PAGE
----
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|Title:||The politics of gift-giving and the provocation of Lars Von Trier's Dogville|
|Keywords:||Lars Von Trier;Dogville;Gift-giving;Politics;Film Theory;Psychoanalysis;Philosophy;Lacan|
|Citation:||Film-Philosophy, 2007, 11 (2), pp. 23 - 37|
|Abstract:||In what follows, I wish to use the circumstances and dynamics of the nocturnal scene of destruction at the Old Mill and the subsequent scene of carnage at the house of Chuck and Vera in Dogville as a springboard for developing some reflections on the ‘politics of gift-giving’, and the relationship between friendship and hostility in the exchange of social goods. The term ‘springboard’ is no doubt too vague, here, because I intend to approach the two scenes, and the film as a whole, as a radical provocation, thus distinguishing my approach from the traditional methodology of ‘application’, in which a work of art is used in order to exemplify a certain theoretical construction. As it happens, ‘provocation vs. illustration’ in itself constitutes one of the key ‘moral’ antagonisms of von Trier’s film and, as I shall argue, it is the dogged determination of Tom Edison Jr. (Paul Bettany), the town’s amateur-philosopher, moral lecturer and self-crowned “miner of the human soul”, to illustrate the human problem and his failure to be provoked which brings unrest to the township of Dogville and which finally makes it go to the dogs.|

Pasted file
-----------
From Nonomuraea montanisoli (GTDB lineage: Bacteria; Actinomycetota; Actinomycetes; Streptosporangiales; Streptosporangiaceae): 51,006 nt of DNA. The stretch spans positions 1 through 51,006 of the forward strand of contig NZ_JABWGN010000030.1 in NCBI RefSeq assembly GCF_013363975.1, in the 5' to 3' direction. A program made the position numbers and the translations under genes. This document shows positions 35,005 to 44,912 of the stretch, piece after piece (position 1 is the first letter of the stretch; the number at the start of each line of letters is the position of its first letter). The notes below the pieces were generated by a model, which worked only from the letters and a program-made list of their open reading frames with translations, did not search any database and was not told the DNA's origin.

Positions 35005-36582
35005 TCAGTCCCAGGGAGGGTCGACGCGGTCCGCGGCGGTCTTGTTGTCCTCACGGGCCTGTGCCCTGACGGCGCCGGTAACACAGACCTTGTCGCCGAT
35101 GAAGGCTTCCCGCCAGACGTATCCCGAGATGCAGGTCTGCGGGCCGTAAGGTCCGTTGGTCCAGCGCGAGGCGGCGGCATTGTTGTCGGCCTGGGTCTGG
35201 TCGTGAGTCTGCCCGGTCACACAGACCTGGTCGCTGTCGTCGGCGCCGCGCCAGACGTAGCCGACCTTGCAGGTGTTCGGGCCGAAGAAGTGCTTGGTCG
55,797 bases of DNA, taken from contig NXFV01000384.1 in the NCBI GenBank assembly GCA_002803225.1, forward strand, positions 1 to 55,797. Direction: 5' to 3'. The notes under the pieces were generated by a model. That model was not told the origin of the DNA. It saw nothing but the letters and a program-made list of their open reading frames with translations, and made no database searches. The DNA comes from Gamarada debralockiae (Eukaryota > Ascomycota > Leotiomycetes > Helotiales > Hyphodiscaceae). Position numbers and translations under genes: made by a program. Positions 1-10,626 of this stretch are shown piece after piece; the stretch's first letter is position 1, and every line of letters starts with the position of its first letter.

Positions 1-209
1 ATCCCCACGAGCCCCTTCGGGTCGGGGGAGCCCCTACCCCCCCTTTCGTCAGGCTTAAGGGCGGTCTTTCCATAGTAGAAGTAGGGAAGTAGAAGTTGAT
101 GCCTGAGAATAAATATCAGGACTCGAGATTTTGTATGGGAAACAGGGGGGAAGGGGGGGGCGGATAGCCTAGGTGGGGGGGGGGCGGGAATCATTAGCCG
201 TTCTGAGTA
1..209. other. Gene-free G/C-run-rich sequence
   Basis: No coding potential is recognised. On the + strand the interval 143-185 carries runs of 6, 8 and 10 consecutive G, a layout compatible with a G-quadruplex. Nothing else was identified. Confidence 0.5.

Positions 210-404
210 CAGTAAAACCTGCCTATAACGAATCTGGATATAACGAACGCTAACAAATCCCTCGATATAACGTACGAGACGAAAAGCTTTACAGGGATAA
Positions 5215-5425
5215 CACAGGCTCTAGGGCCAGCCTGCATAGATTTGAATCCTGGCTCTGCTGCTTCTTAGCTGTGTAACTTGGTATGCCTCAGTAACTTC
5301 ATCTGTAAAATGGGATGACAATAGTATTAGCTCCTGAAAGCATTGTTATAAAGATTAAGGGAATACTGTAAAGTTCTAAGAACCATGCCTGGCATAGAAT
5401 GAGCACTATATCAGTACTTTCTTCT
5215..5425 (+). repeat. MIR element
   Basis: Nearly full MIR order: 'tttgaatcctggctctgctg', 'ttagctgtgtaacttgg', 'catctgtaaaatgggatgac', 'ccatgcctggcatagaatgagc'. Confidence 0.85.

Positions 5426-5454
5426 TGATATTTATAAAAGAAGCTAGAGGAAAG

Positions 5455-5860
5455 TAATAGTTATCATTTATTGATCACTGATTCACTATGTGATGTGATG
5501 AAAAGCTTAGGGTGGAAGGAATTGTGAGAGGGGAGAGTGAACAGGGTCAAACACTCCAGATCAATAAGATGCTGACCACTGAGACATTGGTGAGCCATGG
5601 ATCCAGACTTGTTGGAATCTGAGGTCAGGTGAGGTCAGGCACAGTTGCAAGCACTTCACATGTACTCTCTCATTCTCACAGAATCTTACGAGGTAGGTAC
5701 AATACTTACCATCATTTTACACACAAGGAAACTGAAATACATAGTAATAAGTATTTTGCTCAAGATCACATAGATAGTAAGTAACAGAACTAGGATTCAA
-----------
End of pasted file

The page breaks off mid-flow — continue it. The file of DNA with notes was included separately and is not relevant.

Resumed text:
|Appears in Collections:||Dept of Life Sciences Research Papers|
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